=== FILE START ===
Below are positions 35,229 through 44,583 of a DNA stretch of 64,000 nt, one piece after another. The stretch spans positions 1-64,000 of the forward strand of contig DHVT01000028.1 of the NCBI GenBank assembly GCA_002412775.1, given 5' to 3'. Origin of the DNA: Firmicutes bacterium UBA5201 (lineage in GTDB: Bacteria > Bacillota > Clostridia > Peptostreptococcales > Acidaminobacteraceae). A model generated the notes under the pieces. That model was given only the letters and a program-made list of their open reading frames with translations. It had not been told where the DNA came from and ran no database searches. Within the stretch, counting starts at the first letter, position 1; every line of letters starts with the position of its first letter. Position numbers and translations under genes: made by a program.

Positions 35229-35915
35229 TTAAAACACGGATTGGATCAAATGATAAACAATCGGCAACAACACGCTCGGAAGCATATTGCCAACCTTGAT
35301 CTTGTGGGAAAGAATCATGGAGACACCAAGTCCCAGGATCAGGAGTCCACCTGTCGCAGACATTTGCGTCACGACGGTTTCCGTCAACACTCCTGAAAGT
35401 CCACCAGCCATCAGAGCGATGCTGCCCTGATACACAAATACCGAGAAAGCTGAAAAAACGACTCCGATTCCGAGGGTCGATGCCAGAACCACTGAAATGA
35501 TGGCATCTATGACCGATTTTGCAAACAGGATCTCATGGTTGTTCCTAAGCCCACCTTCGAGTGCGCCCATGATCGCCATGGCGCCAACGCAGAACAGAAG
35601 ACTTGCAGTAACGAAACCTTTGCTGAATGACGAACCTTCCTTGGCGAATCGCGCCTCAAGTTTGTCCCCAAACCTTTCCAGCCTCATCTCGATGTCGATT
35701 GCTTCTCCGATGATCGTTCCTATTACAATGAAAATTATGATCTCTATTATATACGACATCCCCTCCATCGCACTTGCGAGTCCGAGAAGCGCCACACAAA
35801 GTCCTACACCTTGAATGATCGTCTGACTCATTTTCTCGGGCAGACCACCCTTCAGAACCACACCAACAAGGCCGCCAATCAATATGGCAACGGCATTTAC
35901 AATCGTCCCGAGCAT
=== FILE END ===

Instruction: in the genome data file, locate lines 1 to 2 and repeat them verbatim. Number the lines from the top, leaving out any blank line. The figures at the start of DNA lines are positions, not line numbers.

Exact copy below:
Below are positions 35,229 through 44,583 of a DNA stretch of 64,000 nt, one piece after another. The stretch spans positions 1-64,000 of the forward strand of contig DHVT01000028.1 of the NCBI GenBank assembly GCA_002412775.1, given 5' to 3'. Origin of the DNA: Firmicutes bacterium UBA5201 (lineage in GTDB: Bacteria > Bacillota > Clostridia > Peptostreptococcales > Acidaminobacteraceae). A model generated the notes under the pieces. That model was given only the letters and a program-made list of their open reading frames with translations. It had not been told where the DNA came from and ran no database searches. Within the stretch, counting starts at the first letter, position 1; every line of letters starts with the position of its first letter. Position numbers and translations under genes: made by a program.

Positions 35229-35915